With the bitter Congressional standoff over for now, lawmakers could turn to a practice rarely seen in Washington these days. They might pass a few bills. Each member of Alaska’s congressional delegation has sponsored dozens of bills this year. But, other than the budget, don’t bet on anything controversial becoming law.
Congress usually passes a few hundred bills a year. So far this year it has passed only 46. The House is off to a cautious start this week with measures everyone can agree on: Keeping predators out of schools, encouraging foster kid adoptions, and naming a courthouse in Texas.
But Alaska Congressman Don Young would like to work on restraining the federal government. A bill he introduced this month would let states assume management of national parks.
“The bill is very simple: If a state or an entity of recognition, like a Native Corp, could in fact apply to take over a park, and manage it as a park, they could not be denied. They’d have to be issued a permit,” he said.
Kristen Brengel, a lobbyist for the National Parks Conservation Association, says that would be a first. During the shutdown this month, some states paid to allow the National Park Service to reopen certain areas, but she believes the Service shouldn’t cede its authority to the states.
“It’s either managed by the federal government, and run by the federal government and paid for by federal tax dollars or not, but there is a strict line between state parks and national parks,” she said.
Another bill Don Young introduced this month would take away the EPA’s authority to investigate crimes. It’s a response to an incident in which armed EPA agents enforcing the Clean Water Act confronted placer miners near the nterior community of Chicken.
“They have no right to be running around, if they’re interested in the environment , with rifles and shotguns and pistols and flak jackets. This is not the government I believe in,” Young said.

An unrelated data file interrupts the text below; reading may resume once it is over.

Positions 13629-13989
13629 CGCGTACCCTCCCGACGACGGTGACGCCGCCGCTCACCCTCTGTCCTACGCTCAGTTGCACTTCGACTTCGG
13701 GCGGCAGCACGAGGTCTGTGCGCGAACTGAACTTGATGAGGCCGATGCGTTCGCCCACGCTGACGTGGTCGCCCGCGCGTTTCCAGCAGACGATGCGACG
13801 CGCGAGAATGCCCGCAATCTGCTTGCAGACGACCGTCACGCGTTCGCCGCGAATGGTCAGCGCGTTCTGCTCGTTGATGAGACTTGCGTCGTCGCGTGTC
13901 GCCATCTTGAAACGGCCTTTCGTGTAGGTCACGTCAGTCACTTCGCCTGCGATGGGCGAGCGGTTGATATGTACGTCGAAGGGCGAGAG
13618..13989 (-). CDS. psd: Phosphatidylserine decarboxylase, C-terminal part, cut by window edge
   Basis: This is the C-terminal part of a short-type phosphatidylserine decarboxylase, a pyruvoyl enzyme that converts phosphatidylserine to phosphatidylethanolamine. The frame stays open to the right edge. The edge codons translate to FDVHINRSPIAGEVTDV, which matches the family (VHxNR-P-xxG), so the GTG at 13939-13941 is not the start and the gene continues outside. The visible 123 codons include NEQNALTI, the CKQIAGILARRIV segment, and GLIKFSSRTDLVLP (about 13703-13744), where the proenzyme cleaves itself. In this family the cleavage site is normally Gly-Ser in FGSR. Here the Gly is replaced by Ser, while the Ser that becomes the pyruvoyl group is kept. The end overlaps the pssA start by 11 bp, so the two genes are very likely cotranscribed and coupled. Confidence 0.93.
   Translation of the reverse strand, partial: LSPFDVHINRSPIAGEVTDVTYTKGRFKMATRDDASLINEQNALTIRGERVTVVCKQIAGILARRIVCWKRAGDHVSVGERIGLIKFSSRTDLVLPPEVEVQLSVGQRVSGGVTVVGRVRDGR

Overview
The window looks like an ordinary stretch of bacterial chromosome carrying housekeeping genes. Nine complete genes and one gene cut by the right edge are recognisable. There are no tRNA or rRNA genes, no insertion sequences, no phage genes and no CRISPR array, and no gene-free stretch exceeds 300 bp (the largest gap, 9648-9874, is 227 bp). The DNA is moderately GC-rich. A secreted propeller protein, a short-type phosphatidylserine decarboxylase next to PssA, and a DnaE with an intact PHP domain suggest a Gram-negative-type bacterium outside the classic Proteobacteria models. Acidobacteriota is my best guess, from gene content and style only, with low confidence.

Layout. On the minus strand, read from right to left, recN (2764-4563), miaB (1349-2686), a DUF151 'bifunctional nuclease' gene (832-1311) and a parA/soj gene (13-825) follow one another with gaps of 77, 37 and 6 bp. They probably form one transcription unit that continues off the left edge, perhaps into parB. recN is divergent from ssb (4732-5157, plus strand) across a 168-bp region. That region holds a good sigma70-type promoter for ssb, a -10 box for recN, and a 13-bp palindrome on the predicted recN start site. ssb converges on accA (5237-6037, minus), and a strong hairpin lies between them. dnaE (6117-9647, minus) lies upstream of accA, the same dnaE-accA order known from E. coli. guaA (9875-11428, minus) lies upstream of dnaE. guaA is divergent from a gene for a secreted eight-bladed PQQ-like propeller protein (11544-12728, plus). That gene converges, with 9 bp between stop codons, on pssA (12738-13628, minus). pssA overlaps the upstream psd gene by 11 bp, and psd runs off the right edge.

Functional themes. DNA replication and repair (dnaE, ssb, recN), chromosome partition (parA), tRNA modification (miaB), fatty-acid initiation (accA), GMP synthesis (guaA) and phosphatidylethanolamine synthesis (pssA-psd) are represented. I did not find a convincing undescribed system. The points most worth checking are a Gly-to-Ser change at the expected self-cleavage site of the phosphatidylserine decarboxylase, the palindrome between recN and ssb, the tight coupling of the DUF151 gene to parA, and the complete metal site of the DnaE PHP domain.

The state is investigating the Chicken incident, but an EPA official has said he’s comfortable with the agency’s conduct there.
Neither of those bills stands much of a chance in a Congress that is on track to pass the fewest bills ever. Charles Cushman is a Senior Fellow at Georgetown University’s Government Affairs Institute. He says Congress has to move a budget, but it is just too divided to pass much of anything else
“Any other big things, like immigration, or all the many small bills members of Congress introduce for issues back home, I don’t see many of them moving this year.”
Cushman says Congress members have other reasons for introducing bills. Some are aimed at pleasing their constituents. Others are introduced to get the idea in circulation, with hopes that it might pass in the future, or get rolled into a larger bill.
“You gotta get that clock started somehow, so even if the bills aren’t moving this year, you still want to get them on the record so people can start thinking about them,” he said.
Congressman Young and the two Alaska senators have been prime sponsors on a total of 103 bills, most of which are stuck at square 1.
They range from a bill to allow Huna Tlinglit people to collect gull eggs in Glacier National Park; another to require labeling of genetically engineered fish; and a fresh attempt in the decades-old battle to change the name of Mt. McKinley to Denali.
Aides say the delegation is able to be effective in other ways, such as pressing Alaska’s case to the Administration, and they have co-sponsored bills that became law, and worked on them in committee.
The Alaska delegation has had some success turning bills into law. One from Young allows the names of contributors to be posted at a visitors center for the Vietnam Veterans Memorial. Sen. Lisa Murkowski and Young succeeded with a bill to allow an in-state gas line along the Parks Highway. And Sen. Begich got a measure through the Senate to recognize the value of tourism.
- Tribes say filing a petition to adopt in state court is hard to accomplish in remote villages, and requires the services of an attorney.
- That was the message delivered to lawmakers Thursday, as they consider a bill to use the state’s high-risk insurance pool to help stabilize the market.
- If the state were to forgo distribution of passenger taxes, Skagway would lose out on about $4 million.
- The agreement is the first formalization of co-management between the Alaska tribes along the Kuskokwim River and the federal government.